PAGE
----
New funding - last opportunity for journalists
to get a €15,000 grant covering health in developing countries

05

FEB 2020

05

DEC 2019

20

NOV 2019

30

SEP 2019

08

AUG 2019

18

JUN 2019

 

 

 

 

3
Round 3

Application

Deadline round 3

The third and final round of applications for this programme will be closed on 5 February 2020, (22:00 CET)

2
Round 2

Bootcamp

Bootcamp round 2

The winners of Round 2 will take part in a one-day boot camp style training. The event will focus on impact, dissemination and publication strategies on how to achieve real world public impacts.

3
Round 3

Application

Call for applications round 3

A new call for applications has just opened!

2
Round 2

Winners

Award round 2

The winners of Round 2 will be announced on the 1st of October 2019. The winning journalists will now start their projects.

2
Round 2

Application

Deadline Applications

The call for applications closed on 8 August 2019.

2
Round 2

Application

Call for applications round 2

The call for applications is now closed. We were looking for original proposals on in-depth Global Health topics reporting from developing countries for media outlets in France. The deadline was on 8 August 2019 (22:00 CEST).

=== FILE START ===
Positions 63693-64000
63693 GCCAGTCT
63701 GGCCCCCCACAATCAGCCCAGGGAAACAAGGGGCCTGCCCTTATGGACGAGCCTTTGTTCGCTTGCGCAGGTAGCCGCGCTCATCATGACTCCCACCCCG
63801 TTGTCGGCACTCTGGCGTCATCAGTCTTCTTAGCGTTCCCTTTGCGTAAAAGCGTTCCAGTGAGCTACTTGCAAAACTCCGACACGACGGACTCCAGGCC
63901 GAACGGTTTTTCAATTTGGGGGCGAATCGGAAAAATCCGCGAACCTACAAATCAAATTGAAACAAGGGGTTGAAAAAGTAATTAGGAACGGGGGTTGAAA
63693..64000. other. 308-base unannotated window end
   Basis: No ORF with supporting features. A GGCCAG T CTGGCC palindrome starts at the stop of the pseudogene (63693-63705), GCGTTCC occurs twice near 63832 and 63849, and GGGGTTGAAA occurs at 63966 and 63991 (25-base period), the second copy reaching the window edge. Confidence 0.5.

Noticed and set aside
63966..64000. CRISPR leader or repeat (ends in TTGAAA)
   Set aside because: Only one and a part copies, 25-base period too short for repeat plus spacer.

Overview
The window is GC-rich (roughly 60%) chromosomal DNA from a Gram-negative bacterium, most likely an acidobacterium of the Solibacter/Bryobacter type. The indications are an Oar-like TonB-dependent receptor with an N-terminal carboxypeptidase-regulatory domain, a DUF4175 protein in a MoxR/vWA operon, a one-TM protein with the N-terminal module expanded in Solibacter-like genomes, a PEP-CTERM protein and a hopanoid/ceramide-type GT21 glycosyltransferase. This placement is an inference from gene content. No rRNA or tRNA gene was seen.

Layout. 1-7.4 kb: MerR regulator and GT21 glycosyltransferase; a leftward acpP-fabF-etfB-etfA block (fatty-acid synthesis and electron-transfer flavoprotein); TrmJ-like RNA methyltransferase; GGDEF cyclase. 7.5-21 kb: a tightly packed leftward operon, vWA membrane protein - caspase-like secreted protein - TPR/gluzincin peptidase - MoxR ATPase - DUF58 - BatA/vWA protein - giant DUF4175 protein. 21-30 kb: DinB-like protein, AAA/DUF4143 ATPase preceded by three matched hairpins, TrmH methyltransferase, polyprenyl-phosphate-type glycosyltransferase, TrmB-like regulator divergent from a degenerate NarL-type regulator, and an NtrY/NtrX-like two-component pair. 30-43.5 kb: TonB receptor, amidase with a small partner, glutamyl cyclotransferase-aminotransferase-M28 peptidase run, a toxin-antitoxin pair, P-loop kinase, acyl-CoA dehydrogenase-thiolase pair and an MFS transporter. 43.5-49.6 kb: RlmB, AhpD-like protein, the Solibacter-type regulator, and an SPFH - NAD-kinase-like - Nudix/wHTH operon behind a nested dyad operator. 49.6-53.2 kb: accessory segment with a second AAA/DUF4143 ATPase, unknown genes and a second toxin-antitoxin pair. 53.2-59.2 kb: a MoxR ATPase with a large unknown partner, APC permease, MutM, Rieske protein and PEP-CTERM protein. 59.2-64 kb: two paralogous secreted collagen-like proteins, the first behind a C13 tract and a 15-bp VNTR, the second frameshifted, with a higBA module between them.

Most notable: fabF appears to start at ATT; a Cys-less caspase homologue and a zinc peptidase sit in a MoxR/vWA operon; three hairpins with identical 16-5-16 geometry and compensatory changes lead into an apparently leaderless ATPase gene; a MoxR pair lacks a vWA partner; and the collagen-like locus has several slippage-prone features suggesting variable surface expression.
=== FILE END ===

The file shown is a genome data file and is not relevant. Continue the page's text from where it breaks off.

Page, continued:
Featured projects

We have supported the development of nearly 230 projects with more grants being awarded in 2020.

Use the slider and map below to see some of stories made possible by the Global Health Journalism Grant Programme for France.

We're making a difference in..

Nigeria

A better treatment for African people thanks to their DNA

While Black Africans make up 17% of the world population, in scientific studies on genetics, they only account for 2% of the collected samples. This project looks at initiatives born in Africa in order to address this imbalance.

We're making a difference in..

India

Super-bacteria: the silent epidemic

We're making a difference in..

Côte d'Ivoire

How Africa organises its fight against diabetes

We're making a difference in..

India

India's killer snakes

In India, snakebites — one of the most overlooked tropical diseases — kill more than anywhere else. But the country’s booming pharmaceutical industry could be an asset in the quest for antivenoms that are both reliable and affordable.

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